World’s Foremost Female Architect
Hijri 1370-1437 (AH); Common Era 1950-2016 (CE)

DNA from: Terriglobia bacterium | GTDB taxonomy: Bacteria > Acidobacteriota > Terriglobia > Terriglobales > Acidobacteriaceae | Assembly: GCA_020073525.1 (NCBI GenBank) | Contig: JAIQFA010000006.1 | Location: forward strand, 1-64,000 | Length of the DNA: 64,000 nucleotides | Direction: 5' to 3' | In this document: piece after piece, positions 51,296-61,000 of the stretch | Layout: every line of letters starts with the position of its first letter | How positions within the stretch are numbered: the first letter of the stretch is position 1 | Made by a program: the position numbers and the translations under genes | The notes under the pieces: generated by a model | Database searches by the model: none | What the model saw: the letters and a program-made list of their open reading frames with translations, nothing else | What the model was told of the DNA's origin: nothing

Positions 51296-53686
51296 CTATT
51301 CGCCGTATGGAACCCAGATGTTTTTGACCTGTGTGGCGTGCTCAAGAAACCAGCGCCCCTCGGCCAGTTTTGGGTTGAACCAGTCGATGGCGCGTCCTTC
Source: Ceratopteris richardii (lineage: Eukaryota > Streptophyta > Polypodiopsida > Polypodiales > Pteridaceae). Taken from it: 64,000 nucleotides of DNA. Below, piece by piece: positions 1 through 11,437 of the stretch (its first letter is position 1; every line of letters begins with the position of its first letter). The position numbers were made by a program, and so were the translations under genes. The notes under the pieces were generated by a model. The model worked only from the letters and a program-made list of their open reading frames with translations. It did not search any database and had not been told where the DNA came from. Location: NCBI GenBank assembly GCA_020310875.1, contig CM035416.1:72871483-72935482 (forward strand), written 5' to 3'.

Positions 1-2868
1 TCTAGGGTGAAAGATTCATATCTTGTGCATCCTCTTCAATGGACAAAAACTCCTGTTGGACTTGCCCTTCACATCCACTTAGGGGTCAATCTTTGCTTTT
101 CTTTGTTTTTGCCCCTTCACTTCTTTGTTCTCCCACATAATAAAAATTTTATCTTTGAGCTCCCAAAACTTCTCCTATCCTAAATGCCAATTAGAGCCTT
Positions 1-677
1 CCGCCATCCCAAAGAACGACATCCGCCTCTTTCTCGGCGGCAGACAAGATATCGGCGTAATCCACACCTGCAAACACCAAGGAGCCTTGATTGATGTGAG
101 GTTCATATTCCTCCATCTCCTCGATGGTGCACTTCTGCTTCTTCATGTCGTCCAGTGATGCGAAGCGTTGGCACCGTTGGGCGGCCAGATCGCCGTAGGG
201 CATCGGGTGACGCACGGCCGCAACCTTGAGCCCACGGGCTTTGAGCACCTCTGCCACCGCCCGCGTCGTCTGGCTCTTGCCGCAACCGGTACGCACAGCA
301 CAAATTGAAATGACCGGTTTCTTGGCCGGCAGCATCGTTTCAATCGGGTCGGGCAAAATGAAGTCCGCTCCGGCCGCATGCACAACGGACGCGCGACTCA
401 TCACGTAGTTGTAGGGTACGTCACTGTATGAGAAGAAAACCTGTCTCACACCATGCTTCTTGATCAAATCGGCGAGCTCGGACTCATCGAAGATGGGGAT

Zaha Hadid, arguably the world’s foremost female architect, was born in Baghdad, Iraq in 1950. She earned a degree in mathematics at the American University in Beirut, Lebanon and completed further studies at the Architecture Assocation School in London in the 1970s. In 2004 she became the first woman to win the prestigious Pritzker Architecture Prize that honors living architects “whose built work demonstrates a combination of those qualities of talent, vision, and commitment, which has produced consistent and significant contributions to humanity and the built environment through the art of architecture.”1 The impact of her contributions also won her a spot on the 2008 Forbes list of the world’s 100 most powerful women. Though her built work consists primarily of cultural projects—museums, galleries, and venues—she reveals in an interview with the British newspaper The Guardian a passion for designing schools, hospitals, and housing. “Of course,” she says, “I believe imaginative architecture can make a difference to people's lives, but I wish it was possible to divert some of the effort we put into ambitious museums and galleries into the basic architectural building blocks of society.” In addition to her work as an architect, Zaha is involved in academia. She has held Harvard University School of Design’s Kenzo Tange Chair and the University of Chicago School of Architecture’s Sullivan Chair. Her most recent academic position is that of professor at the Universität für angewandte Kunst in Vienna, Austria.  “Zaha Hadid 2004 Laureate: Biography,” Hyatt Foundation.